Mixed signals? Crossed wires?


Will a GPS in every car lead to roads less traveled? Will the personal GPS create ‘ghost roads’?

The odds are that you have a personal GPS unit in your car.  Either that, or you use direction services like GoogleMaps or Mapquest that use the same technology.  An increasing number of people are relying on these GPS units to get them to their destination.  They certainly make life easier, and can take the guess work out of figuring out where you’re going.  Personally, my windshield mounted GPS has been a lifesaver after having moved to a new city.  I follow it’s directions without question.  I put my complete faith into it’s ability to find the quickest route to where I want to go, even if it takes me through strange neighborhoods once in a while.

There is an interesting question that comes from this reality of increasing GPS use.  It’s logical to expect that if two people have the same GPS unit, and they punch in the same destination, their routes will be similar (if they’re leaving from similar locations).  If everyone is using the same technology to find their way to the grocery store, get to a museum, find a party in a new neighborhood, you would expect that some roads will get lots of traffic, and some roads will get little to no traffic.  Municipalities keep track of how much use their roads are getting, and adjust services to that road accordingly.  Some more rural locations don’t have as many resources, and repairs to roads will likely be made only when residents start to complain.  What will happen to these roads abandoned by GPS routes?  Think of it as ‘survival of the fittest road’, with GPS technology being the selective mechanism.  Do you think there is the potential for “ghost roads” to start appearing around the country?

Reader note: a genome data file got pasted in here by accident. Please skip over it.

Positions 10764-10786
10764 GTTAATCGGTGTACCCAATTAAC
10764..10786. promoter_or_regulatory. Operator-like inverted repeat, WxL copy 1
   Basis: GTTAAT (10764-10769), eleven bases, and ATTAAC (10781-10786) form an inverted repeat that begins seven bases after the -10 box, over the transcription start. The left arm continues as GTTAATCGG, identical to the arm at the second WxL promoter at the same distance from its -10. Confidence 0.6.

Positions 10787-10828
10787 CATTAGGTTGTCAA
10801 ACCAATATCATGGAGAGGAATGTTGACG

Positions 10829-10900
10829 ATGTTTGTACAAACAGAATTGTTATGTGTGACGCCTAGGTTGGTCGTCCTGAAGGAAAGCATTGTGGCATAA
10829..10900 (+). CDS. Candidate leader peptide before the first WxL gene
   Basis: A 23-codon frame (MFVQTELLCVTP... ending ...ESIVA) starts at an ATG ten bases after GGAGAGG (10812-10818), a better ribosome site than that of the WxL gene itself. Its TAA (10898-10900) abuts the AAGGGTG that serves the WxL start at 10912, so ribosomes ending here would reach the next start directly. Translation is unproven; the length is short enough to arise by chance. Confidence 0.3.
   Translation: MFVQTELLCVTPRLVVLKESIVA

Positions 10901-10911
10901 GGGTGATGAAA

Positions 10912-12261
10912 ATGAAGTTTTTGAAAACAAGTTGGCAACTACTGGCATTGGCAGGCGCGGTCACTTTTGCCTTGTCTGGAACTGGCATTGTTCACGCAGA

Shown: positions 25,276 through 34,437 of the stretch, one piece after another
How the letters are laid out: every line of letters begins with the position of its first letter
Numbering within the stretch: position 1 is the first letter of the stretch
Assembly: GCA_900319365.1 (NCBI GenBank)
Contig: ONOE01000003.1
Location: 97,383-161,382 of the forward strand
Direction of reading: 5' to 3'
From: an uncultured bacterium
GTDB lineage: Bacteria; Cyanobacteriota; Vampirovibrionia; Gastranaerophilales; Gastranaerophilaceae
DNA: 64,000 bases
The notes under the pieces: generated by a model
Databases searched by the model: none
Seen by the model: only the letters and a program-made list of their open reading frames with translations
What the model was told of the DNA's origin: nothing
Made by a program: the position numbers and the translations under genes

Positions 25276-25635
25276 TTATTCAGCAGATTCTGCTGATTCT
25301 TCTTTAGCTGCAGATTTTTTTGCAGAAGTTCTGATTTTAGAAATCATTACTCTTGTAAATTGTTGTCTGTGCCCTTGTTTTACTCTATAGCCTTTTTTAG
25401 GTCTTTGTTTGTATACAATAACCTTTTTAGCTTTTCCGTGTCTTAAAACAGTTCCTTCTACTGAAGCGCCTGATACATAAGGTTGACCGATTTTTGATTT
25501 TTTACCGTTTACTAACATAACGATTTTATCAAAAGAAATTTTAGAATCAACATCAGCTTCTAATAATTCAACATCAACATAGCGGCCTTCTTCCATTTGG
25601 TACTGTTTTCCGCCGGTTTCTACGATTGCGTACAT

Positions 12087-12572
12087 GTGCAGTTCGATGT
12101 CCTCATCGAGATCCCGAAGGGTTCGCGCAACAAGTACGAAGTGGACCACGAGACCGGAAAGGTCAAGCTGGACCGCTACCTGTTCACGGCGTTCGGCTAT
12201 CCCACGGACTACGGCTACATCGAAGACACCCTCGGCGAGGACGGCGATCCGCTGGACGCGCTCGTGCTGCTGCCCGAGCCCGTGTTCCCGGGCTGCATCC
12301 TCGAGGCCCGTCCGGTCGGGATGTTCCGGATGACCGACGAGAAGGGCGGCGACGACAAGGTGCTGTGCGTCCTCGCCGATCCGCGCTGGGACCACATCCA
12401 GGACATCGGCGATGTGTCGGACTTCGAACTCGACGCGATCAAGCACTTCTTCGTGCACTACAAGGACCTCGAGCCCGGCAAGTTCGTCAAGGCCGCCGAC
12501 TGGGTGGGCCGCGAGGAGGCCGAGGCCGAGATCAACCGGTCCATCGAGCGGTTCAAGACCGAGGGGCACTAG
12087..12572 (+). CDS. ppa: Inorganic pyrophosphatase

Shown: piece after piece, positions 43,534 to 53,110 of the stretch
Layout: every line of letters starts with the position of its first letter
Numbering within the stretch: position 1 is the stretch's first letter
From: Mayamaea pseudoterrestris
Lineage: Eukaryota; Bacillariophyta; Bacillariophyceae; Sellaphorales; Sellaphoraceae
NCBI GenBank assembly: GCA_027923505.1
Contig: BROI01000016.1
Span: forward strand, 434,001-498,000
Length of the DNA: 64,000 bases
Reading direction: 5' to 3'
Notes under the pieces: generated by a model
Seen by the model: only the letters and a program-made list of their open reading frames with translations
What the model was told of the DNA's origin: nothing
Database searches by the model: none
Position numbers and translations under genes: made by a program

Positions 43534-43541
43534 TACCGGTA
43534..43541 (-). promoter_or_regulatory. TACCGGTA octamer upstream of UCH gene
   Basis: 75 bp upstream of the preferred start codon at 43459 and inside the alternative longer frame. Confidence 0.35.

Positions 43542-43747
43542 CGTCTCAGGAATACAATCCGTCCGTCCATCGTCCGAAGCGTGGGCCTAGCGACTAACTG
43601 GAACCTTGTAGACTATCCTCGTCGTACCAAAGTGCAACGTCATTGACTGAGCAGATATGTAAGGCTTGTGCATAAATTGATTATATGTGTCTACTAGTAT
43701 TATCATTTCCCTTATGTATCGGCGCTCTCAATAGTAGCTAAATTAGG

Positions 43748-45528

Feel free to chime in and give your thoughts!  Do you know of any ghost roads near you?  Here’s one that I found: